Tuesday, October 8, 2013

Historical precedents

Anyone interested in the debt crisis should read a series of posts by Peter Lewis at "Words and Ideas," including "The 'I was misquoted' defense," "Why this stuff matters" and "The Dunning-Kruger Effext and Fremdschan."

I wish Lewis would open comments, but he hasn't.

He is not the first person to locate the rightwing of the controversy in Southern sentiments. Colbert King in the Washington Post touched a nerve Friday with "The rise of the New Confederacy." But Lewis's look at the actual words and ideas of the last existential crisis of the American republic is far better grounded than King's.

We have been this way once before.

This morning on NPR's "Morning Edition," Shankar Vedantam analyzed the crisis with the help of game theorists. He reaches bleak conclusions, likening it to a game of chicken in which irrational gestures are "rewarded," at least up to the point of impact.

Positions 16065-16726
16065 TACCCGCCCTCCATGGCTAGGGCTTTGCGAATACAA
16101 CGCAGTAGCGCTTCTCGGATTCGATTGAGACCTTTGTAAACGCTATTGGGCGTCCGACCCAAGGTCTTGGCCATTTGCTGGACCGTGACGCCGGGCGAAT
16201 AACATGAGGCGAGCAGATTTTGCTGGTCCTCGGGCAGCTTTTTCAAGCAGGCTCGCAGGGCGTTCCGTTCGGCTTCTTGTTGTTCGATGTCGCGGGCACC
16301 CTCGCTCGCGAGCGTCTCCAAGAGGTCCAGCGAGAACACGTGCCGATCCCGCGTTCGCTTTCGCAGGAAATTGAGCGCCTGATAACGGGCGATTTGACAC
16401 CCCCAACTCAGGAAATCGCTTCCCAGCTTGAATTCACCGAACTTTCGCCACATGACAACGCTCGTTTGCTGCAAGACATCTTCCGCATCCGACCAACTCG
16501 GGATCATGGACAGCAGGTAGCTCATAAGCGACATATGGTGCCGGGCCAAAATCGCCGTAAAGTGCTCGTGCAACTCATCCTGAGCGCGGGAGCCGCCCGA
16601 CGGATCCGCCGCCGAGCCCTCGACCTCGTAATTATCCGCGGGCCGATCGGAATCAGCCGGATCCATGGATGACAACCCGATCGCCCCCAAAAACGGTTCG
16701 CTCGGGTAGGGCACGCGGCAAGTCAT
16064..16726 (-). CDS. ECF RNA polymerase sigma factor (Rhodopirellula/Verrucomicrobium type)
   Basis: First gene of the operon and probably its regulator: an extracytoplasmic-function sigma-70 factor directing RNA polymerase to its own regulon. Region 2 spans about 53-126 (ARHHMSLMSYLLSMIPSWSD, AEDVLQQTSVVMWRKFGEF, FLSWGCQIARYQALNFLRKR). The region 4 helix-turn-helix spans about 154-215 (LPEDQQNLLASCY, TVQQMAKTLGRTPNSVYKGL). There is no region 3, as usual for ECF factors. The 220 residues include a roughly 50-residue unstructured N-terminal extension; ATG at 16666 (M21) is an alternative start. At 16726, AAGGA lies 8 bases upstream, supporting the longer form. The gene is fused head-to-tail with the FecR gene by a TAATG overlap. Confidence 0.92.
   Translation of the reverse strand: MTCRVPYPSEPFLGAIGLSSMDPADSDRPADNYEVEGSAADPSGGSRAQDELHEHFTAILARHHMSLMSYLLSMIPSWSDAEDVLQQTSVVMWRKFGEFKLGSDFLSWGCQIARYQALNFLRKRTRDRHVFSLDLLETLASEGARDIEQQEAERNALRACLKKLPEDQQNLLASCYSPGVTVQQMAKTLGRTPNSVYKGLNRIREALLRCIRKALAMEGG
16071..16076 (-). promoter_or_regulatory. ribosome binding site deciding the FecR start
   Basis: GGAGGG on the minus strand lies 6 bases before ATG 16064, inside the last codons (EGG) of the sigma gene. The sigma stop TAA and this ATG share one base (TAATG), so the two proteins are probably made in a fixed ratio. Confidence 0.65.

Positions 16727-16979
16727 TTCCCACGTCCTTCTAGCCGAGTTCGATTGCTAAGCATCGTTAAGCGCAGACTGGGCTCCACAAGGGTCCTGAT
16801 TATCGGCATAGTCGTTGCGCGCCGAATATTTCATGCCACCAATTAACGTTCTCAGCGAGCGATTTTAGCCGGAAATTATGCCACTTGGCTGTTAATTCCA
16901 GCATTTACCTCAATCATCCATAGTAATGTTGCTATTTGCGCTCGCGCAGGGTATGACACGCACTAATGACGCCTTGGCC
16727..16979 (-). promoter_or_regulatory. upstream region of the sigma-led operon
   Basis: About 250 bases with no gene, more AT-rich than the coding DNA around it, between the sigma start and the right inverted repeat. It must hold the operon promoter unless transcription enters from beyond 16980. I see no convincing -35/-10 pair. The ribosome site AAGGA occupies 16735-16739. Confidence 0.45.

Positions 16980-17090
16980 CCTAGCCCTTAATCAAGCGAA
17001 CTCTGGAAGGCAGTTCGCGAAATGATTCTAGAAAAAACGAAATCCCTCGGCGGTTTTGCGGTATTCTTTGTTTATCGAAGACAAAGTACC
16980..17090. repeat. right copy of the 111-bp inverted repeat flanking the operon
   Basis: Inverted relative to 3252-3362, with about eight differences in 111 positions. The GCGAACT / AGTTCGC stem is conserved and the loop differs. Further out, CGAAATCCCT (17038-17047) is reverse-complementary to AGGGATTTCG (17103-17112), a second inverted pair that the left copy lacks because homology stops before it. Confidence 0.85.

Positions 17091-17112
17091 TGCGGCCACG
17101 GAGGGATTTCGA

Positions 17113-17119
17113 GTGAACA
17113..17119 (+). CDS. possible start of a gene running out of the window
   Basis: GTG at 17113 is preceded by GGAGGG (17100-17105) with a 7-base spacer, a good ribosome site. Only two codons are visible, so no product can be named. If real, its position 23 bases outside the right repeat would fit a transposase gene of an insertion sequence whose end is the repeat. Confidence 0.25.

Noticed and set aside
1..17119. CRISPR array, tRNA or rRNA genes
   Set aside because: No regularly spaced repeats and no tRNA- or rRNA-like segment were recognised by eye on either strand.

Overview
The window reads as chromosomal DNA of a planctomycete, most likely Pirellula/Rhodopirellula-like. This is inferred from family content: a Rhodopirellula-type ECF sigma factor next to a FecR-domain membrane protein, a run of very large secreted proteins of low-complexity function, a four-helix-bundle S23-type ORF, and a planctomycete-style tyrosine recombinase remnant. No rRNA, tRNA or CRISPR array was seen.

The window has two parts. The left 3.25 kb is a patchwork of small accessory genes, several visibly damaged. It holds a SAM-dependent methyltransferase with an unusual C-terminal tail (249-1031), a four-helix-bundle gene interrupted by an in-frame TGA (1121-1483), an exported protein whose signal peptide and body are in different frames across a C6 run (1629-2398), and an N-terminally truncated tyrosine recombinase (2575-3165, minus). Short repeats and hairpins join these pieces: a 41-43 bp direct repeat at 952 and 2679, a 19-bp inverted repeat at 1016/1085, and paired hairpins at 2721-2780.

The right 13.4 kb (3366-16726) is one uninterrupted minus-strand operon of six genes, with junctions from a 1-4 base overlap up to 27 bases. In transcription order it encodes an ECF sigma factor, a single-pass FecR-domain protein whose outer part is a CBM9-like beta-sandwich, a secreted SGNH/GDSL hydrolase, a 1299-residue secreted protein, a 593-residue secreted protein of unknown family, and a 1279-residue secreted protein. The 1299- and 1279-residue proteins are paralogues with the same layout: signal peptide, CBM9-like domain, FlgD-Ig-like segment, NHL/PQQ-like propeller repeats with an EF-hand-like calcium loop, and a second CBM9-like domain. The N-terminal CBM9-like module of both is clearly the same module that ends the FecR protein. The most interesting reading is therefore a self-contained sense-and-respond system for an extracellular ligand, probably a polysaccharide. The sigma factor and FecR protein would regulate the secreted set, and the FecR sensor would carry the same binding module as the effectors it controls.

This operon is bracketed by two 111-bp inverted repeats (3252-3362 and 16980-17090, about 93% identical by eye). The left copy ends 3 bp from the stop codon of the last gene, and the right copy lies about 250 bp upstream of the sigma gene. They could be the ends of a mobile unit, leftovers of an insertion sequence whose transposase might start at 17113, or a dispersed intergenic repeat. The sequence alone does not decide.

I was reminded of what I consider one of the most dangerous rightwing books ever pushed on America's young people (it is used as a text in many supposedly liberal schools), Bruce Patton, William Ury and Roger Fisher's "Getting to Yes."

This book was heavily promoted by the Wall Street Journal when it came out several decades ago, and why not: Its premise is that no dispute cannot be compromised in the "middle." Obviously power and money holders love that: the middle is always over near them.

Abraham Lincoln, a great compromiser in most instances, knew better. Perhaps he learned that when he was attorney for the Illinois Central (at the time, the biggest, most powerful American corporation). He won a case in which the railroad wanted to build a bridge over the Mississippi. If it did, then river traffic would be blocked. It was.

Lincoln was a man who gained wisdom from experience. Lewis quotes from a letter he wrote that fits today's situation perfectly:

“We have just carried an election on principles fairly stated to the people. Now we are told in advance, the government shall be broken up, unless we surrender to those we have beaten, before we take the offices. In this they are either attempting to play upon us, or they are in dead earnest. Either way, if we surrender, it is the end of us, and of the government. They will repeat the experiment upon us ad libitum. A year will not pass, till we shall have to take Cuba as a condition upon which they will stay in the Union…”

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